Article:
[MARMAM] New paper on prey selection by southern resident killer whales

Brad Hanson Brad.Hanson at noaa.gov
Wed Mar 17 15:09:18 PDT 2010

Dear Marmam subscribers

The following paper was recently published online in Endangered Species 

Hanson, M.B., R.W. Baird, J.K.B. Ford, J. Hempelmann-Halos, D.M. Van 
Doornik, J.R. Candy, C. K. Emmons, G. S. Schorr, B. Gisborne,  K.L. 
Ayres, S.K. Wasser, K.C. Balcomb, K. Balcomb-Bartok, J.G. Sneva, and 
M.J. Ford. 2010. Species and stock identification of prey consumed by 
endangered “southern resident” killer whales in their summer range. 
Endangered Species Research 11: 69–82

Available at http://www.int-res.com/abstracts/esr/v11/n1/p69-82/

Please contact Brad Hanson (brad.hanson at noaa.gov) with any questions

ABSTRACT: Recovery plans for endangered southern resident killer whales
/Orcinus orca/ have identified reduced prey availability as a risk to
the population. In order to better assess this risk, we studied prey
selection from 2004 to 2008 in 2 regions of the whales’ summer range:
San Juan Islands, Washington and the western Strait of Juan de Fuca,
British Columbia. Following the whales in a small boat, we collected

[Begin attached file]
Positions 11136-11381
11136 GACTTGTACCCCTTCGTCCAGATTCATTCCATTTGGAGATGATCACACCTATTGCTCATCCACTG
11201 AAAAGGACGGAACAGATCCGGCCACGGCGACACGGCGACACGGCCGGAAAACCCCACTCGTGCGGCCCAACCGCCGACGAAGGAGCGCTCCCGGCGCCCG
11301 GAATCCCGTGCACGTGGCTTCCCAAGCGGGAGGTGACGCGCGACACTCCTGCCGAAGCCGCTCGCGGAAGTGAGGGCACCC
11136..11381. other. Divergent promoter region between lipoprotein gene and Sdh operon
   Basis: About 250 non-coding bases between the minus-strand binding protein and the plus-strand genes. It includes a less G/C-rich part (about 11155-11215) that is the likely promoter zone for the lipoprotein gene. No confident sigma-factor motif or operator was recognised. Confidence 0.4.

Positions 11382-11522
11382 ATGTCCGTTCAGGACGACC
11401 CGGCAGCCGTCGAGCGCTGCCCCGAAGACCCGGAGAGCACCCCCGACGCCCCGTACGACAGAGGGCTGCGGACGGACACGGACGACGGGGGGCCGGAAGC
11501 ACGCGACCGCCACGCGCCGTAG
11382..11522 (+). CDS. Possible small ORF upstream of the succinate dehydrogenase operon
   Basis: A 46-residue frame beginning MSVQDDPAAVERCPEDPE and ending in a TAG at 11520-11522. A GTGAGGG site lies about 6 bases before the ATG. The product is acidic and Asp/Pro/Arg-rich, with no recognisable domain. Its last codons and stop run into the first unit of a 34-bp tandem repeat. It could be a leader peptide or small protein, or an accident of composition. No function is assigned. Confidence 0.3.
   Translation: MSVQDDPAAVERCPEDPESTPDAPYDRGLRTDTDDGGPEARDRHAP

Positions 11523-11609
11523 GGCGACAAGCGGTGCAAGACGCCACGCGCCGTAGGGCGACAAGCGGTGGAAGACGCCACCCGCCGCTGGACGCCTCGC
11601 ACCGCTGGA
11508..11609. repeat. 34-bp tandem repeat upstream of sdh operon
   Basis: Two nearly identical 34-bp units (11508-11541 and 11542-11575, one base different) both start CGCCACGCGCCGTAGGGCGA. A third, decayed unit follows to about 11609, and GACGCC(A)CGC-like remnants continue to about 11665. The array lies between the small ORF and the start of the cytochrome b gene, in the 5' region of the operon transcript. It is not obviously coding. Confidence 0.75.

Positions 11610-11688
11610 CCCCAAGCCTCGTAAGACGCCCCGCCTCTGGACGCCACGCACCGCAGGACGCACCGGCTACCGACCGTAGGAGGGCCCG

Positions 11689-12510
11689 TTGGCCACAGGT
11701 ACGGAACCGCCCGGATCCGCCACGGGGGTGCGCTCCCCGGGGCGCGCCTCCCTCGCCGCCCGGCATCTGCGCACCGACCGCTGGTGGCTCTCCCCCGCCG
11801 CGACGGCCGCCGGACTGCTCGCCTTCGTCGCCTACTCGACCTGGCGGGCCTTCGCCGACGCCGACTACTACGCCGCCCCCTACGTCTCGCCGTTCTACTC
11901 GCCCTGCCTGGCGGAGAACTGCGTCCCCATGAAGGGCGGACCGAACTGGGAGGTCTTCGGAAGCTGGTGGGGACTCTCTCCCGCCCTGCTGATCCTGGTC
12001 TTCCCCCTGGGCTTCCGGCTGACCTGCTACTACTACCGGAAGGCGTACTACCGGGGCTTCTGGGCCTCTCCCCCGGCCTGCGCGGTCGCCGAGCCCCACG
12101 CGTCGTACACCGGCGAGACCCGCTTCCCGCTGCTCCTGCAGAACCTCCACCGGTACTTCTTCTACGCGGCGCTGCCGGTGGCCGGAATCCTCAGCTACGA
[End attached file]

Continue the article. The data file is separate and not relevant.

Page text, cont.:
fish scales and tissue remains from predation events, and feces, using a
fine mesh net. Visual fish scale analysis and molecular genetic methods
were used to identify the species consumed. Chinook salmon, a relatively
rare species, was by far the most frequent prey item, confirming
previous studies. For Chinook salmon prey, we used genetic
identification methods to estimate the spawning region of origin. Of the
Chinook salmon sampled, 80 to 90% were inferred to have originated from
the Fraser River, and only 6 to 14% were inferred to have originated
from Puget Sound area rivers. Within the Fraser River, the Upper Fraser,
Middle Fraser, South Thompson River and Lower Fraser stocks were
inferred to currently be sequentially important sources of Chinook
salmon prey through the summer. This information will be of significant
value in guiding management actions to recover the southern resident
killer whale population.

M. Bradley Hanson, Ph.D.
NOAA/NMFS/Northwest Fisheries Science Center
2725 Montlake Blvd. E
Seattle, WA 98112

Office phone: 206-860-3220
Fax: 206-860-3400
Cell Phone 206-300-0282

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